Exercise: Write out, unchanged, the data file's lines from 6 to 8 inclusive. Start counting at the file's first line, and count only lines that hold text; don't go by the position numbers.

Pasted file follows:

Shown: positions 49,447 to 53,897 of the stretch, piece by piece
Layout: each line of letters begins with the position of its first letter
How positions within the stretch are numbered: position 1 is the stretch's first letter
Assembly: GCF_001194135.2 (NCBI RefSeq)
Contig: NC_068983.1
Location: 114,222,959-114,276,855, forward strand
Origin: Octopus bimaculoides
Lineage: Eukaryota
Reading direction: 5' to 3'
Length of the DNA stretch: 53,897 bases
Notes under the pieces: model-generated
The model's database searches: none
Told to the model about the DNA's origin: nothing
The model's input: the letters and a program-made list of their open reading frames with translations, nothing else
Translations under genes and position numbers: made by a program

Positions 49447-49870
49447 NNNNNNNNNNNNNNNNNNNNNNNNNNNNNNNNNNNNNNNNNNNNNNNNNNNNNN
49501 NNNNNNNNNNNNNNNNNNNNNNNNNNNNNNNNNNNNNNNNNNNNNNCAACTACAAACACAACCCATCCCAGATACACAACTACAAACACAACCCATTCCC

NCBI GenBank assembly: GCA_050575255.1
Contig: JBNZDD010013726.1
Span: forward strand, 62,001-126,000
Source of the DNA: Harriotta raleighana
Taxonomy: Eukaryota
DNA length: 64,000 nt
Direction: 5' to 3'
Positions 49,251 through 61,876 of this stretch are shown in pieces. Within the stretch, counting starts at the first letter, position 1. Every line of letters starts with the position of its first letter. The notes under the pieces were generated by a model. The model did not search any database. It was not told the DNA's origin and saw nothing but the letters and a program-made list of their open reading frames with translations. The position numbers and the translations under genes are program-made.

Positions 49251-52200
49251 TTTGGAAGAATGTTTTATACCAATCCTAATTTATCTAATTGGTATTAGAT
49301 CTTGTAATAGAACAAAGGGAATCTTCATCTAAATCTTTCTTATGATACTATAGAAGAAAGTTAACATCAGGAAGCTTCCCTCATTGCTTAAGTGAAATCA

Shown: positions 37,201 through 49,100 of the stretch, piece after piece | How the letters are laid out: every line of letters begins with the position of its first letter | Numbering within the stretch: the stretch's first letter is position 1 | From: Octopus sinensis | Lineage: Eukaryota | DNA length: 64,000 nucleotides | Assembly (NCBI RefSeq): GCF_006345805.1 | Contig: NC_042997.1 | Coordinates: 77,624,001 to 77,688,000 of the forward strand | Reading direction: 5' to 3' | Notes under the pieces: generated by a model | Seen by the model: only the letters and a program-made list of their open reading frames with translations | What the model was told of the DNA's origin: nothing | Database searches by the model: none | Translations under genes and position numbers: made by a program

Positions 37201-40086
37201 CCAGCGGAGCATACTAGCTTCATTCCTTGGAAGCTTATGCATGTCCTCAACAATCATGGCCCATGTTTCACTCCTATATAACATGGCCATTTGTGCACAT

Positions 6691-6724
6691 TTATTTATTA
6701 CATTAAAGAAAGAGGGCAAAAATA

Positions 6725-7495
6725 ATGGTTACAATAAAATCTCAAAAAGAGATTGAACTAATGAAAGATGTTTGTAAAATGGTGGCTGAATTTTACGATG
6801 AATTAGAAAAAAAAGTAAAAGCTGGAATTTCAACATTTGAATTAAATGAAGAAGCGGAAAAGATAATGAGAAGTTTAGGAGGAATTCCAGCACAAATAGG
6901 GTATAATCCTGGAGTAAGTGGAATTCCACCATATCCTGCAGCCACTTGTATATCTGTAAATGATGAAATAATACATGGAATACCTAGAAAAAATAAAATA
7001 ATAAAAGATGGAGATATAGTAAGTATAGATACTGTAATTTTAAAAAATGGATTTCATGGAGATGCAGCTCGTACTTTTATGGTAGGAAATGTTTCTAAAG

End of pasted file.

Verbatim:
Location: 114,222,959-114,276,855, forward strand
Origin: Octopus bimaculoides
Lineage: Eukaryota